Thursday, September 16, 2010

The Busy Sybil of the Rhine: Hildegard of Bingen

Born in 1098 at Bermersheim vor der Höhe, Hildegard lived a long, busy life before her death, September 17, 1179 at Bingen am Rhein, at age 81.
She's venerated in the Roman Catholic Church, the Anglican Communion, and by Lutherans, not to mention many people, especially women, with no religious affiliation. Though she wasn't formally canonized a saint, her name, nevertheless, appears in the Roman Martyrology.

Blessed Hildegard of Bingen, also known as the Sibyl of the Rhine, was a Christian mystic, German Benedictine abbess, visionary, and a person of great and varied learning, spanning many subject areas. Elected a magistra = teacher by her fellow nuns in 1136, she founded the monasteries of Rupertsberg (1150) and Eibingen (1165), and even had running water! Her writings inspired so great a figure as Bernard of Clairvaux. She corresponded with the Pope, and counselled many lay people and clergy. One of her works as a composer, the Ordo Virtutum, is an early example of liturgical drama. She wrote theological, botanical and medicinal texts, as well as letters, liturgical songs, poems, and the first surviving morality play, while supervising brilliant miniature illuminations: all this in addition to travelling extensively in Germany.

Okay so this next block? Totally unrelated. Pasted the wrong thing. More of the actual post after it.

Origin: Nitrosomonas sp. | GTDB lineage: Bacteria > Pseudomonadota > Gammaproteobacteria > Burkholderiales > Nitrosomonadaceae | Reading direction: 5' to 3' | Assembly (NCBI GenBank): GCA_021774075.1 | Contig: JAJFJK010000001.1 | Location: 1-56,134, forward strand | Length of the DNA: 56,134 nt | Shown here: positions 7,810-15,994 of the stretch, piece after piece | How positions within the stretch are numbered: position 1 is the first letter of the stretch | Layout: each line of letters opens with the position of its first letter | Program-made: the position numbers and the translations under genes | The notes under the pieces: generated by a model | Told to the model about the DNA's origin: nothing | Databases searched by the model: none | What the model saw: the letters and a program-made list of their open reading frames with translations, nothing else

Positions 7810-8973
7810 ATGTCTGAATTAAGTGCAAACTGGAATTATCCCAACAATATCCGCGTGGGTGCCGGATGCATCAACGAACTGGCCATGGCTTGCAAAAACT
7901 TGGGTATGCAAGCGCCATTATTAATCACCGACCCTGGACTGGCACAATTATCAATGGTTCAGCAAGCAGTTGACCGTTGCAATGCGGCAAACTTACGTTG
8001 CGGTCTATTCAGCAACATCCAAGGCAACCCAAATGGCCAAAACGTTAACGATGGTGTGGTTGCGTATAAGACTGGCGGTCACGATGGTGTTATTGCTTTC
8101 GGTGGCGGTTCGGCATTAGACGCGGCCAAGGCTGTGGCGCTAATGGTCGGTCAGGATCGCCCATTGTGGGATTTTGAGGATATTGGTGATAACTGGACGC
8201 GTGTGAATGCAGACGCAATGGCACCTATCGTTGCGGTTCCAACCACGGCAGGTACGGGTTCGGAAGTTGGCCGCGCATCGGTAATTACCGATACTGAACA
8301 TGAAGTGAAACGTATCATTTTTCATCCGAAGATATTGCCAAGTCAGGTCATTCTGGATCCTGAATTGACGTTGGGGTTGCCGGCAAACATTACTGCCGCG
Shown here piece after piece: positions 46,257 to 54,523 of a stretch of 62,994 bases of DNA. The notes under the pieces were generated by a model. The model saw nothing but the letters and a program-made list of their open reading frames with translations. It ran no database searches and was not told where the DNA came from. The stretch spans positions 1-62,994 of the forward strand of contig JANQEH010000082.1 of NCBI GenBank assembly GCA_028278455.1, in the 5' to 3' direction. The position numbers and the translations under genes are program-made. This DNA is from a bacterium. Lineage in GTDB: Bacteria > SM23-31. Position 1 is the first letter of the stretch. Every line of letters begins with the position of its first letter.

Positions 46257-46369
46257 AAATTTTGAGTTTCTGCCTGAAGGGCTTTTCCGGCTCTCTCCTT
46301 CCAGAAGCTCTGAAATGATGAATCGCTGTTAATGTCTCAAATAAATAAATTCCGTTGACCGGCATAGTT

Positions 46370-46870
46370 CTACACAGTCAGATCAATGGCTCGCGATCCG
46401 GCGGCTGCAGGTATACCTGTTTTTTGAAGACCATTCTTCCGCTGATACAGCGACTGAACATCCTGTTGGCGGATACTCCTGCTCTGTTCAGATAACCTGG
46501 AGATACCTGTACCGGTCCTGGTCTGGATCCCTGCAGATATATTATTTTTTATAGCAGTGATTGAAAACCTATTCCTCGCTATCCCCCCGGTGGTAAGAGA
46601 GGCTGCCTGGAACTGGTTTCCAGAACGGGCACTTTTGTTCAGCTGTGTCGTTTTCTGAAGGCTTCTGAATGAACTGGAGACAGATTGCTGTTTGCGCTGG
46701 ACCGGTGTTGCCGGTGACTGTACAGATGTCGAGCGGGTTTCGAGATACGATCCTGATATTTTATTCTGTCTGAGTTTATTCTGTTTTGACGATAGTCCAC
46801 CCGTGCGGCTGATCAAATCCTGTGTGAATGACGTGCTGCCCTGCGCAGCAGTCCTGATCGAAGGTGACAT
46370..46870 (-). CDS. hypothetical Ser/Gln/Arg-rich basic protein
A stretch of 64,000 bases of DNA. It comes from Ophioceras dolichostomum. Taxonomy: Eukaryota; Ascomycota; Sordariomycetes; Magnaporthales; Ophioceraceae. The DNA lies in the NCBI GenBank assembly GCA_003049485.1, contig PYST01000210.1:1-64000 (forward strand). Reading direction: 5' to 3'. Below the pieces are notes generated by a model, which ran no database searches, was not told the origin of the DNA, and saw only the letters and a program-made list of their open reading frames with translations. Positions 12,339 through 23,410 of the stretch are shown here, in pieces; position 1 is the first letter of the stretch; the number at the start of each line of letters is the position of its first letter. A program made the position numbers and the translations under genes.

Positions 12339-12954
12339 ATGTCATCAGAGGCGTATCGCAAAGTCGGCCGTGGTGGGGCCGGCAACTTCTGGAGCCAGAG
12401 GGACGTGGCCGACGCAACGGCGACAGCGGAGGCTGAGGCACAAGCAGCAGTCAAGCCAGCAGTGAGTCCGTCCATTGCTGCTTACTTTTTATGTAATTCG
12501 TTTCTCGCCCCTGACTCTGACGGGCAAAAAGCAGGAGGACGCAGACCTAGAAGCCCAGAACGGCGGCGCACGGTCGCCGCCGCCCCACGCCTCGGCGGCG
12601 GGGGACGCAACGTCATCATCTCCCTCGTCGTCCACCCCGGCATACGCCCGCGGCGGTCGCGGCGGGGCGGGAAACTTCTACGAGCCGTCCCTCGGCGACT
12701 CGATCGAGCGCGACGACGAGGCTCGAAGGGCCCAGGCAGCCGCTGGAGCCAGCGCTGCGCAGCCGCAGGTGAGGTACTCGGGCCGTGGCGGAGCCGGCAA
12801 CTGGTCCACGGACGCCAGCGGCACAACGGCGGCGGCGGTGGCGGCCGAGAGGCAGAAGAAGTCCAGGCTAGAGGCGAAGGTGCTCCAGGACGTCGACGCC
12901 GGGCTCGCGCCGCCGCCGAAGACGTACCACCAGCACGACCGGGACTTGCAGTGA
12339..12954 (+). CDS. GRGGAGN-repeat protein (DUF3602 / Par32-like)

The most fascinating account I've ever read on what Hildegard of Bingen might have been like is the 1995 novel, entitled The Journal of Hildegard of Bingen, by Barbara Lachman. Even though it's purely fictional, it's based on the autobiographical, scientific and visionary writings of this medieval rebel nun and iconoclast of her age. Lachman has studied Hildegard's life and writings extensively, and her book, though a novel, has the semblance of authenticity, structured as it is around the liturgical feasts of the year 1152, a busy one in Abbess Hildegard's life, and the life of her nuns as they prepared for the feasts. Lachman makes Hildegard come alive in all her humanness, as well as in her vibrancy, creativity, and even in her weaknesses. But, then, what else are saints but terribly human, alive, vibrant, and weak creatures? We can all take heart! Another useful resource for coming to understand Hildegard of Bingen better is the wonderful CD collection of her music, called Visions. Both it and the book are available through

Creator God, your whole creation, in all its varied and related parts,
shows forth your verdant and life-giving power: Grant that we your people,
illumined by the visions recorded by your servant Hildegard, may know,
and make known, the joy and jubilation of being part of this cycle of creation,
and may manifest your glory in all virtuous and godly living. Amen. 

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